Barr: Is there anything else that you'd like to say about your COVID-19 experiences both professionally and personally?

Haase: So many things. I'm really just happy that we are all here. I know a lot of people have lost people or had more terrible experiences. We were very fortunate. I also have to say, I'm very fortunate for my family because it's really hard when you have to do this alone—taking care of a kid. After the three months that daycare was closed, our daughter told us she really wanted to play with other kids. She's an only child, and while we make an effort, and she recognizes our effort, it's getting a little boring. We were really fortunate that the NIH daycare reopened—they were very good. It will be interesting to watch this generation grow up because these kids are used to wearing masks. Our kid doesn't mind wearing masks. Our kid knows to wash her hands and to have a distance without being antisocial. She's a very social kid. They learn to take care of each other, which is a nice thing. They have a big hero, of course, at the NIH. Since it's NIH daycare, they talked about Dr. Anthony Fauci a lot. And when you ask her what she wants to be when she grows up, she tells us she wants to be a “girl Dr. Fauci.” And I applaud this. She's a little young, but otherwise, we might want to write him a letter and tell him perhaps he should consider her for the next director of NIAID [National Institute of Allergy and Infectious Disease]. She's a little young, but it's a good inspiration.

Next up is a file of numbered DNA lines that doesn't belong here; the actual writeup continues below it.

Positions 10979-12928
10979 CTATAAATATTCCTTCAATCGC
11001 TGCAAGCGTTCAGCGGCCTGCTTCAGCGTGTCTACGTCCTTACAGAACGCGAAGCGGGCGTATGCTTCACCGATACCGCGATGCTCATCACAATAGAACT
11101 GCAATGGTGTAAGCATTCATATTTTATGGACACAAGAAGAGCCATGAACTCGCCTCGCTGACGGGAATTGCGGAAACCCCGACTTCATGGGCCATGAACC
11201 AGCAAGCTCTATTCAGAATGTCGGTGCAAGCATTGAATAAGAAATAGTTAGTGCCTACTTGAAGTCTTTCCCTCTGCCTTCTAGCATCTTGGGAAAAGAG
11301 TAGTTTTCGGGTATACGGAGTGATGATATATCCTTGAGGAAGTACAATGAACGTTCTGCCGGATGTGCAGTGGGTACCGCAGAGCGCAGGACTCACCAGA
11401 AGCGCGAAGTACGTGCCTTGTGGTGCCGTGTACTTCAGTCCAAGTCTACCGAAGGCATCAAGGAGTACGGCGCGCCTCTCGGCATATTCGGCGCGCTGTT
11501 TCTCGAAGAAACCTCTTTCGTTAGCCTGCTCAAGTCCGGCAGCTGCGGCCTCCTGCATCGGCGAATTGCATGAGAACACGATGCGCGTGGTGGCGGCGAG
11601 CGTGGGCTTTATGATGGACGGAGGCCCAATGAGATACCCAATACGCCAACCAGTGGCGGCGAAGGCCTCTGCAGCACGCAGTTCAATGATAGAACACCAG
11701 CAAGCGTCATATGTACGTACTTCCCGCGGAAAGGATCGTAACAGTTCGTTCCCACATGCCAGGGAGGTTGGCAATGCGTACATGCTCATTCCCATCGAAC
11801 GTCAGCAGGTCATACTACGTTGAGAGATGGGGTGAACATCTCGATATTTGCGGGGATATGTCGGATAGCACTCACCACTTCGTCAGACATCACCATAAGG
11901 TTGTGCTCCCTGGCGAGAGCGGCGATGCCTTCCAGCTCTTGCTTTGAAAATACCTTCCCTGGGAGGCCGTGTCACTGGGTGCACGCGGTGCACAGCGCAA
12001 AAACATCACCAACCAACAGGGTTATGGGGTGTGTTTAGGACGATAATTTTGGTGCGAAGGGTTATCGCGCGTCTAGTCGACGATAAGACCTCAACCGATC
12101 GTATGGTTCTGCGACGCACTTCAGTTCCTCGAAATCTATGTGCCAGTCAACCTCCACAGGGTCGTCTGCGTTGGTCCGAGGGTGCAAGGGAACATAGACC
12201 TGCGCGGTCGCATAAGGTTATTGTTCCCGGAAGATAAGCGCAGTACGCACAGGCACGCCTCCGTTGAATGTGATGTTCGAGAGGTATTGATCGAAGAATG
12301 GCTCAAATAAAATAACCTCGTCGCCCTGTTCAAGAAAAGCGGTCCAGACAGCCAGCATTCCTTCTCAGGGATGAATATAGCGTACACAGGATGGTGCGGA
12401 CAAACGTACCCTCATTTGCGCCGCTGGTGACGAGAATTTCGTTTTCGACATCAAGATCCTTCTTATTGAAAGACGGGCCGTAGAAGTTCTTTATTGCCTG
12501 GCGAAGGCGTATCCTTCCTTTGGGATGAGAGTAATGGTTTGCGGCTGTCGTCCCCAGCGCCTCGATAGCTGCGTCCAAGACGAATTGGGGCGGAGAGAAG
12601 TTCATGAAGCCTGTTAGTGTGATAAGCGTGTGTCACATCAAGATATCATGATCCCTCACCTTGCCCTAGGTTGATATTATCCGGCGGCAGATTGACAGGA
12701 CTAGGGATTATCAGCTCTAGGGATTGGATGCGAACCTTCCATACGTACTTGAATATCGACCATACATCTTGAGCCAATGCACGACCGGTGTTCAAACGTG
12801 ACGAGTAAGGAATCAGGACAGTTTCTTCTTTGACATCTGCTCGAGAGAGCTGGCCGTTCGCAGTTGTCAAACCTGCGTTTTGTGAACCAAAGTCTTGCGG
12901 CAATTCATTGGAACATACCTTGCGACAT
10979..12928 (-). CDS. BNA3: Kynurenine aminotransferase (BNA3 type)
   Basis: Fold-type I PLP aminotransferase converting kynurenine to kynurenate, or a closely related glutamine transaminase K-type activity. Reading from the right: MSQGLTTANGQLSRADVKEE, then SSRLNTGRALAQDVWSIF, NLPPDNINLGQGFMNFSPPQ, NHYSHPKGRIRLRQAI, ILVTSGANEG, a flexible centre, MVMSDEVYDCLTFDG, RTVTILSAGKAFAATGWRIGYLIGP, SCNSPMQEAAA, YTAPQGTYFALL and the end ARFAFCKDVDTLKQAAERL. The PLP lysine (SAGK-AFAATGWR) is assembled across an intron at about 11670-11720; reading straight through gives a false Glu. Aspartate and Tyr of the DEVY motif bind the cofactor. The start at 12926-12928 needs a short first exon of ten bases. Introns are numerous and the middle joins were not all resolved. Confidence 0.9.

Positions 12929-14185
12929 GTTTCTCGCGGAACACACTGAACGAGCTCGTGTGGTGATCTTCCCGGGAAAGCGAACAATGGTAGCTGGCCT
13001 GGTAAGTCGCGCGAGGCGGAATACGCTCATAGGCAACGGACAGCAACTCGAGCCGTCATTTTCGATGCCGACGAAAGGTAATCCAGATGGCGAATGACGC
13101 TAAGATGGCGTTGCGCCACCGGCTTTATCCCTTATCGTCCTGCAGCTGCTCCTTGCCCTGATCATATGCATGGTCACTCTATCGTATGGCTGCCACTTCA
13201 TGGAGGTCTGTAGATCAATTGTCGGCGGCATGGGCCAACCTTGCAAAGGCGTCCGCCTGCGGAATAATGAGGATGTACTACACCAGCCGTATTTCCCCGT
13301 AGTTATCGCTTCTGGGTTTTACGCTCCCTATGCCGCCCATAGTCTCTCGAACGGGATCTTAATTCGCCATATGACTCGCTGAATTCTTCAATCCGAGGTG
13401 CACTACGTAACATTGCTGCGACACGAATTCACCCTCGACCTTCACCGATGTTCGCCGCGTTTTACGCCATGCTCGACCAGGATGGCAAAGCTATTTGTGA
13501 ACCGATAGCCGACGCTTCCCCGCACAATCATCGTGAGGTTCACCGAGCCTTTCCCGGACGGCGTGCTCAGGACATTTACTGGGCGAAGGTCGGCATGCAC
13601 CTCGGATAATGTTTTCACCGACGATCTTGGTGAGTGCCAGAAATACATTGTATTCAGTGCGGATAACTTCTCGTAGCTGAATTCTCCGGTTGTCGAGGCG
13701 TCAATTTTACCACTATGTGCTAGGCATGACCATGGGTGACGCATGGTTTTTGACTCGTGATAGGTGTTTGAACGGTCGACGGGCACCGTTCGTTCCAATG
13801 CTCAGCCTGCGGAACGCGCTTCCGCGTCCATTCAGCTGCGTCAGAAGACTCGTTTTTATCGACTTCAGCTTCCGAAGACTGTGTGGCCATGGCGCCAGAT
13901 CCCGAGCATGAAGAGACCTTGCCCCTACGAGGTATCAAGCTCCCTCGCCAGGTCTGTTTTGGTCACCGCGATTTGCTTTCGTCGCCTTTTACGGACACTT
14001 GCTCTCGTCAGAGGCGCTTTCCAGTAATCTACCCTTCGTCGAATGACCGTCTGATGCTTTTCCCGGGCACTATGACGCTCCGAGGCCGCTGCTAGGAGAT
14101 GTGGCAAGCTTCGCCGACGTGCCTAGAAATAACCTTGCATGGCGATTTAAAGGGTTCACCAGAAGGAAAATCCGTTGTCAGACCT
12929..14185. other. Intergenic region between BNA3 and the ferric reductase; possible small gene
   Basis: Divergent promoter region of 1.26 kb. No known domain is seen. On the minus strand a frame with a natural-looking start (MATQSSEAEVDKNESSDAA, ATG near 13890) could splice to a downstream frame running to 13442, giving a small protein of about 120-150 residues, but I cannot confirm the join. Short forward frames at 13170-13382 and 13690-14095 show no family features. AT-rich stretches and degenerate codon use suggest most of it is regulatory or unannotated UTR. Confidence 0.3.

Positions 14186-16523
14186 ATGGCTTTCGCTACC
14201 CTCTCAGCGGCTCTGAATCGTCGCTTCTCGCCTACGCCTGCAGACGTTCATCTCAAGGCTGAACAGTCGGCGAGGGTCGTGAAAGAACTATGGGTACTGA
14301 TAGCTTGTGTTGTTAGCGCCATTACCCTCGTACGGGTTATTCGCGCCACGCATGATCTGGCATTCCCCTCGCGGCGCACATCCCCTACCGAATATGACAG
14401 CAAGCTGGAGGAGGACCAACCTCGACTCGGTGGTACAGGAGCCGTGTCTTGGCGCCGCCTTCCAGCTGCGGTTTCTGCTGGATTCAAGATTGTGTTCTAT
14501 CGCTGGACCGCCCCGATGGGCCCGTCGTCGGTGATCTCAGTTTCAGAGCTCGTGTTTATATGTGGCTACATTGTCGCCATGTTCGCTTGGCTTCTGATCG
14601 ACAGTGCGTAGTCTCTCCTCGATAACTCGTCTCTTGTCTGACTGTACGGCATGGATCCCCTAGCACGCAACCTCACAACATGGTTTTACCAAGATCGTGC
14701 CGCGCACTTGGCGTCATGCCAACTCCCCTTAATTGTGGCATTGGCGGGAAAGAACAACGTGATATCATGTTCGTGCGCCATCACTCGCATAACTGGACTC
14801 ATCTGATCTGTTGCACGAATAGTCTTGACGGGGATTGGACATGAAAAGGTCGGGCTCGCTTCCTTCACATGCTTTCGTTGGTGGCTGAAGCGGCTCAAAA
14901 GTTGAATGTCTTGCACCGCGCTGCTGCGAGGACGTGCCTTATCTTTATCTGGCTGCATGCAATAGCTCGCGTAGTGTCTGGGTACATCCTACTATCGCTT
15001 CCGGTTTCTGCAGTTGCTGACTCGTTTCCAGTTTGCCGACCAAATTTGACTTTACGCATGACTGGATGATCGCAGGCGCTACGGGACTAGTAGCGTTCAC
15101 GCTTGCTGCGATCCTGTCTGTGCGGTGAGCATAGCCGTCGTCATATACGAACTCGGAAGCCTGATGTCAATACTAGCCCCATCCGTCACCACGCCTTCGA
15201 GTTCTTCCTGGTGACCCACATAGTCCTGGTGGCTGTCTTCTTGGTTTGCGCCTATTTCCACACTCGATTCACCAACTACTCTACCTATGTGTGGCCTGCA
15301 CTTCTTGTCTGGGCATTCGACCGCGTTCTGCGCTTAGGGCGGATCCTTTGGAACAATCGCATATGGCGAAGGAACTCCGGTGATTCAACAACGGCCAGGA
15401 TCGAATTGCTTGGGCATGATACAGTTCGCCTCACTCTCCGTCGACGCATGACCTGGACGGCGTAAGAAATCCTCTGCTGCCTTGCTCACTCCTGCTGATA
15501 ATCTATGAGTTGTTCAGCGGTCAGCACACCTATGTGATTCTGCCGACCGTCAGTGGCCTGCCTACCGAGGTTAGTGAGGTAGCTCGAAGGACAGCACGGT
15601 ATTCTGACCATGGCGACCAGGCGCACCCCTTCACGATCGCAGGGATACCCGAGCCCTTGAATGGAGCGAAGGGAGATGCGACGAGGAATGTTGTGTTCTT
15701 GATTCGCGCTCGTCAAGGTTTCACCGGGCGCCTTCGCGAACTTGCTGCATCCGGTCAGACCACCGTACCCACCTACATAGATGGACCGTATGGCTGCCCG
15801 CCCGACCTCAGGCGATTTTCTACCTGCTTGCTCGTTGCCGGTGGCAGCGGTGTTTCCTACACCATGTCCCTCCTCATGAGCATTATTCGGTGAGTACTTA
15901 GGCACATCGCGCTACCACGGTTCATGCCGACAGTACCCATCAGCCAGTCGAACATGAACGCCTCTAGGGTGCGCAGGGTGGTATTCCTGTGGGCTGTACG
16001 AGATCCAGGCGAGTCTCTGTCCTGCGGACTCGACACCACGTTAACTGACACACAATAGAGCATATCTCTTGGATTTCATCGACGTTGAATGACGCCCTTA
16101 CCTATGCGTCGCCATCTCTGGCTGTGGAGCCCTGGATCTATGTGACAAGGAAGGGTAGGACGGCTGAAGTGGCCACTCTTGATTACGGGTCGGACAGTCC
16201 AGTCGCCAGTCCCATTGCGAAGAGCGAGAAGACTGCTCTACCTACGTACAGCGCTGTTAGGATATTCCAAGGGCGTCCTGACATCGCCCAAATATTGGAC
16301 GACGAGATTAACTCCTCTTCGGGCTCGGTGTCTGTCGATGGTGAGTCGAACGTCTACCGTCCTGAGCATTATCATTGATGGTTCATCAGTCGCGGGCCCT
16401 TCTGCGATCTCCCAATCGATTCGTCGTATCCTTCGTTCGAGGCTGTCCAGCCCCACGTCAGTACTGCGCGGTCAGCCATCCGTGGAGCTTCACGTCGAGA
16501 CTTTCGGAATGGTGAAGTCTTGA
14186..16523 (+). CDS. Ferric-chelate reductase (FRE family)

Barr: Definitely. Did you worry at all about her development with it being during the pandemic and with everyone wearing masks? Some parents were really worried about their kids not socializing with other kids as much or the masks not allowing for the same kinds of speaking they normally would.